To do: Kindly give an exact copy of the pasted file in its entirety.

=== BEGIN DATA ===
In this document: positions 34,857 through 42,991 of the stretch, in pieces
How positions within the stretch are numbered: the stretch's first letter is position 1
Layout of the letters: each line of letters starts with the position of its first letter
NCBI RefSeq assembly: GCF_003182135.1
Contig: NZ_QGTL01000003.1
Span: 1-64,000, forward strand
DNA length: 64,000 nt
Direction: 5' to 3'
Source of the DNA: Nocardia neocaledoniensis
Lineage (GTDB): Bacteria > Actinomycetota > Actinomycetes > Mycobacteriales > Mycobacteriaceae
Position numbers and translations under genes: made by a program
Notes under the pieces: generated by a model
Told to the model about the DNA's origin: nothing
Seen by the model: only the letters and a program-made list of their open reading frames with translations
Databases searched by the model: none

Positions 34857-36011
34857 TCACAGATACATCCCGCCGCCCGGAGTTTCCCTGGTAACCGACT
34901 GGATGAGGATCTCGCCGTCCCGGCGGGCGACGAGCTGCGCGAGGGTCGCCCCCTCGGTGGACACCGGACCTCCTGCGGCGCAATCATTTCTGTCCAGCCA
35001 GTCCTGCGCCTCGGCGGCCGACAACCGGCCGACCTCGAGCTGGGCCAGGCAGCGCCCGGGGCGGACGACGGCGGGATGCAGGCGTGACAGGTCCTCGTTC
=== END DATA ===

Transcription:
In this document: positions 34,857 through 42,991 of the stretch, in pieces
How positions within the stretch are numbered: the stretch's first letter is position 1
Layout of the letters: each line of letters starts with the position of its first letter
NCBI RefSeq assembly: GCF_003182135.1
Contig: NZ_QGTL01000003.1
Span: 1-64,000, forward strand
DNA length: 64,000 nt
Direction: 5' to 3'
Source of the DNA: Nocardia neocaledoniensis
Lineage (GTDB): Bacteria > Actinomycetota > Actinomycetes > Mycobacteriales > Mycobacteriaceae
Position numbers and translations under genes: made by a program
Notes under the pieces: generated by a model
Told to the model about the DNA's origin: nothing
Seen by the model: only the letters and a program-made list of their open reading frames with translations
Databases searched by the model: none

Positions 34857-36011
34857 TCACAGATACATCCCGCCGCCCGGAGTTTCCCTGGTAACCGACT
34901 GGATGAGGATCTCGCCGTCCCGGCGGGCGACGAGCTGCGCGAGGGTCGCCCCCTCGGTGGACACCGGACCTCCTGCGGCGCAATCATTTCTGTCCAGCCA
35001 GTCCTGCGCCTCGGCGGCCGACAACCGGCCGACCTCGAGCTGGGCCAGGCAGCGCCCGGGGCGGACGACGGCGGGATGCAGGCGTGACAGGTCCTCGTTC